An intumescent is a substance that swells as a result of heat exposure, leading to an increase in volume and decrease in density. Intumescence refers to the process of swelling. Intumescent materials are typically used in passive fire protection and require listing, approval, and compliance in their installed configurations in order to comply with the national building codes and laws.
The details for individual building parts are specified in technical standards which are compiled and published by national or international standardization bodies like the British Standards Institute (BSI), the German Institute for Standardization (DIN), the American Society for Testing and Materials (ASTM) or the International Organization for Standardization (ISO).
Intumescent coatings for steel constructions must be approved in standardized fire tests.
These intumescent materials produce a light char which is a poor conductor of heat, thus retarding heat transfer. Typically the light char consists of microporous carbonaceous foam formed by a chemical reaction of three main components: ammonium polyphosphate, pentaerythritol, and melamine. The reaction takes place in a matrix formed by the molten binder which is typically based on vinyl acetate copolymers or styrene acrylates.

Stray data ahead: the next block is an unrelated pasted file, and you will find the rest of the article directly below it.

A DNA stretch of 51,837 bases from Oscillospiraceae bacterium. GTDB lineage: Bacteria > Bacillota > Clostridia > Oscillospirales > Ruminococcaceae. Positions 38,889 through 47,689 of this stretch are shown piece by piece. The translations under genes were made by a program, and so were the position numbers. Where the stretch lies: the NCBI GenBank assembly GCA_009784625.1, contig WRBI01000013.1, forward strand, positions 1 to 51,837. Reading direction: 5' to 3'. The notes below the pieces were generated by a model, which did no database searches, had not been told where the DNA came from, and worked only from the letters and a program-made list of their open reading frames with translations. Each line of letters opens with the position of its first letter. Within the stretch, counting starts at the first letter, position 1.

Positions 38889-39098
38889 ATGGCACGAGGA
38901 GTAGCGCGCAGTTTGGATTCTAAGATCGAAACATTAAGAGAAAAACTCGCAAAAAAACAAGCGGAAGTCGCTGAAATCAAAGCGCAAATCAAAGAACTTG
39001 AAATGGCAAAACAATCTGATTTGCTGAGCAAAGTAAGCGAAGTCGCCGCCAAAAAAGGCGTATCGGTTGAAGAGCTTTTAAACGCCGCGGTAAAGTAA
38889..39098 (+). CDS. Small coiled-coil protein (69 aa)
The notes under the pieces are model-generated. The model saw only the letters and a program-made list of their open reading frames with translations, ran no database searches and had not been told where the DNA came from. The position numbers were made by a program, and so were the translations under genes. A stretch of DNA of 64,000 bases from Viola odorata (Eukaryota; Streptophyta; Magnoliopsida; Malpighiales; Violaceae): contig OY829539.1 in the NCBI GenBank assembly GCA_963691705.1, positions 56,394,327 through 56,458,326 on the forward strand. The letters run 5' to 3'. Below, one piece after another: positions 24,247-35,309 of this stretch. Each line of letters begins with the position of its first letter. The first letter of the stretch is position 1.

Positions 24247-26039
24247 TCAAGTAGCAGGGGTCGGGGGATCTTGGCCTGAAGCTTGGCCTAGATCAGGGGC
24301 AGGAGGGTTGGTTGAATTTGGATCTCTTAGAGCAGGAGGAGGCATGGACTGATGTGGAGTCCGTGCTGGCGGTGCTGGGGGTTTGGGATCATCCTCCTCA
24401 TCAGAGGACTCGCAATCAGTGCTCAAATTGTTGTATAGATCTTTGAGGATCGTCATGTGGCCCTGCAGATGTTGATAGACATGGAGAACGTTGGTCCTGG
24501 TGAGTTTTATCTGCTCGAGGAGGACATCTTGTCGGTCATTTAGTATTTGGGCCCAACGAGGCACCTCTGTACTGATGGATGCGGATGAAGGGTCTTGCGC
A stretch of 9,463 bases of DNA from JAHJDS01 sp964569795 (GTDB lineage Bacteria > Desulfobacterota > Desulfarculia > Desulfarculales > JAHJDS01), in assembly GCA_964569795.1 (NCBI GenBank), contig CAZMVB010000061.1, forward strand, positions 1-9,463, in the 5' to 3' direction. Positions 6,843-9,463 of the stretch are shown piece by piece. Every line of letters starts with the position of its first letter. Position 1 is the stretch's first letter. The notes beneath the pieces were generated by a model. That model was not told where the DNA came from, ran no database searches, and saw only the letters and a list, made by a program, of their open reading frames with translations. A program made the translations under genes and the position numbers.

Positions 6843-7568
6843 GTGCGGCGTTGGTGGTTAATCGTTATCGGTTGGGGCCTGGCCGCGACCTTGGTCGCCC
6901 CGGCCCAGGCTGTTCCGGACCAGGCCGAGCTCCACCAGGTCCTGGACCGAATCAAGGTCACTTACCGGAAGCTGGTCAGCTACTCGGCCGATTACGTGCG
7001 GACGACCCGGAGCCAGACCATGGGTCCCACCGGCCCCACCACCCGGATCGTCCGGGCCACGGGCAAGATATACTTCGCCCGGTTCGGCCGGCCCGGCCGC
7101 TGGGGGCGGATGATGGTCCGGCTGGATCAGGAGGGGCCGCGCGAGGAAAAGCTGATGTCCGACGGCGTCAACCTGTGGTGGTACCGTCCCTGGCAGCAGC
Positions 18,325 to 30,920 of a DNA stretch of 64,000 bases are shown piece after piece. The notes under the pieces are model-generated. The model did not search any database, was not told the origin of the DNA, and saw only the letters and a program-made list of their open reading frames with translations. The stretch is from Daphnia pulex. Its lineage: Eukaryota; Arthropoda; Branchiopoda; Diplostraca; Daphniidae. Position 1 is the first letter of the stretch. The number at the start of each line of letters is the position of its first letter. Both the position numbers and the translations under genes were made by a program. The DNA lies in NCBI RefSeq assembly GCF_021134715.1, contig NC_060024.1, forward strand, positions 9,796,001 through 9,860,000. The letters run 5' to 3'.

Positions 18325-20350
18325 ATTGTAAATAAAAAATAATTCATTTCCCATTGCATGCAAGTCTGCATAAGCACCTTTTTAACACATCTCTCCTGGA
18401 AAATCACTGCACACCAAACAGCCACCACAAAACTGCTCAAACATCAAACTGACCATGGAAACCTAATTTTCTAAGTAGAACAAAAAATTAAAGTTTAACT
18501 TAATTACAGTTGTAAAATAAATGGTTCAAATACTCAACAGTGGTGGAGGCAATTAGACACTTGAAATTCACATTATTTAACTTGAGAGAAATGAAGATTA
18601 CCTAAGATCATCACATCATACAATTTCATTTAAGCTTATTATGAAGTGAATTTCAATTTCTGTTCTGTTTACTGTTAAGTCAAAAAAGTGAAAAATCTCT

Ablative coatings contain a significant amount of hydrates. When the hydrates are heated, they decompose, and water vapour is released, which has a cooling effect. Once the water is spent, the insulation characteristics of the char that remains can retard heat transfer through the fire stop assembly.
Soft char products are typically used in thin film intumescent materials for fireproofing protection of structural steel as well as in firestop pillows.
Harder char is produced with sodium silicates and graphite. These products are suitable for use in plastic pipe firestops in which applications it is necessary to exert expansion pressure to fill the gap left in the middle of the fire stop assembly left by the melting plastic pipe.
Intumescent coatings may be designed for protection of metals from fire, such as structural steel. Reviews of the technology are available. They may be based on a number of resin binders including epoxy, and silicone. Melamine-formaldehyde resin systems have been used using layered double-hydroxide modified phosphate esters that improved the intumescent properties.
Some intumescent materials are susceptible to environmental influences such as humidity, which can reduce or negate their ability to function.
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